West University proposes speed limit change

The city of West University Place has taken the first step in reducing its speed limit on roads within its city limits, like Weslayan Street. (Hunter Marrow/Community Impact Newspaper)
The city of West University Place has taken the first step in reducing its speed limit on roads within its city limits, like Weslayan Street. (Hunter Marrow/Community Impact Newspaper)

The city of West University Place has taken the first step in reducing its speed limit on roads within its city limits, like Weslayan Street. (Hunter Marrow/Community Impact Newspaper)

It has yet to be finalized, but the city of West University Place is one step closer to reducing its citywide speed limit.

The West University City Council unanimously approved the first of two readings on an ordinance that would reduce the prima facie speed limit from 30 mph down to 25 mph, with exceptions.

The proposal for speed limit reductions came from recommendations from a months-long citywide traffic study that analyzed traffic volume, speed and crash history of reported incidents at 64 strategic locations identified throughout the city.

“Based on the April 12 workshops from the council and the direction we received, and with the city attorney, we looked at the baseline speed and traffic volumes, crash data for pedestrian incidents, and at the end of it all, the engineer’s recommendation was to reduce the speed limit from 30 to 25 miles per hour for the majority of the streets,” Public Works Director Gerardo Barrera said.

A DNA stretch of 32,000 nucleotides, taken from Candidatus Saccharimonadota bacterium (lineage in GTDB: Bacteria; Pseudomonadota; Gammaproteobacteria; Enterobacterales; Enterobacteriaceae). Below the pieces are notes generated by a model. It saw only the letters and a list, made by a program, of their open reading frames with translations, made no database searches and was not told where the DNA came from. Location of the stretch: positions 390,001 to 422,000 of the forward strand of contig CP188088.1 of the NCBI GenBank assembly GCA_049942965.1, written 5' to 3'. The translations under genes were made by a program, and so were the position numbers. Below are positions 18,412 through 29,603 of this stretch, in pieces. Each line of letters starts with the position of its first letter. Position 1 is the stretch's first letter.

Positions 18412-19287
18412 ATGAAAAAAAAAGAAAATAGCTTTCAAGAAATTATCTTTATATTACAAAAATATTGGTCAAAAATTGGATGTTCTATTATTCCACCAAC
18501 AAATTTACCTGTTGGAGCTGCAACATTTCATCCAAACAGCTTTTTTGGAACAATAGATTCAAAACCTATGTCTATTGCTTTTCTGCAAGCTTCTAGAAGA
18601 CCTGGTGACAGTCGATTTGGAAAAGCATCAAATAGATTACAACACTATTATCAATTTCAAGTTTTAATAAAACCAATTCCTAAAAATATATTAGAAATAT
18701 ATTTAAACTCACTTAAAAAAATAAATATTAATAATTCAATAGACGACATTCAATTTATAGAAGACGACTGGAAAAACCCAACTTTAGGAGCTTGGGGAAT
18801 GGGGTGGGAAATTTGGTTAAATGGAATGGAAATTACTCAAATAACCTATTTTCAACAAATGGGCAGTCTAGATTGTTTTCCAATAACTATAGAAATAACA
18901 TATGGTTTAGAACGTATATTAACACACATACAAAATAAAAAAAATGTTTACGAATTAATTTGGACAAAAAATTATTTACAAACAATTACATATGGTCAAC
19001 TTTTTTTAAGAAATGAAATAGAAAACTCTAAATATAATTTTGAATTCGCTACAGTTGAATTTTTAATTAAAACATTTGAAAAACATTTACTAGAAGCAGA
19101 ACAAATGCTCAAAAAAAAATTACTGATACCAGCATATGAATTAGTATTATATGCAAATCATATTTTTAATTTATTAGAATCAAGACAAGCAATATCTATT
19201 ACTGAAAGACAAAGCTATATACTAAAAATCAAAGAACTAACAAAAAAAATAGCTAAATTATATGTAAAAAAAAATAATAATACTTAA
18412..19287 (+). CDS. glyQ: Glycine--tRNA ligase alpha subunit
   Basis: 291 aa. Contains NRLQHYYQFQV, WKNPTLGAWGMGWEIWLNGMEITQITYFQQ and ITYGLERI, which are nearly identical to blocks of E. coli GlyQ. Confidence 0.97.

Exceptions include Buffalo Speedway, between Bissonnet Street and West Holcombe Boulevard, which would remain at 30 mph, while the 4100-4200 blocks of Bissonnet Street would remain at 35 mph. Streets near city parks would also remain at 20 mph, as well as streets in school zones during designated times. All other neighborhood streets would be reduced from 30 mph to 25 mph.


West University residents spoke in favor and against the ordinance, citing a range of positions, from the improved safety the reduced speeds would provide to the confusion the new speed limits would have on commuters.

“The speed and volume on Weslayan [Street] is a concern for myself and a number of the West U residents that live on the busy road,” resident Regina Nolan said. “I recognize that changing the speed limit is not a silver bullet and I’ll ask the council to continue looking at alternative creative strategies.”

The city council approved the Citywide Speed and Safety Traffic Study in February 2020 for $70,000. Should the council approve the second reading of the ordinance, implementation would cost an estimated $75,000 for new signs and installation and be ready by no later than September 2021.
By Hunter Marrow
Hunter Marrow came to Community Impact Newspaper in January 2020. Before that, Hunter covered local news in Ontario, OR for three years, covering municipal issues, crime, and education across Malheur County and across the border into Idaho.


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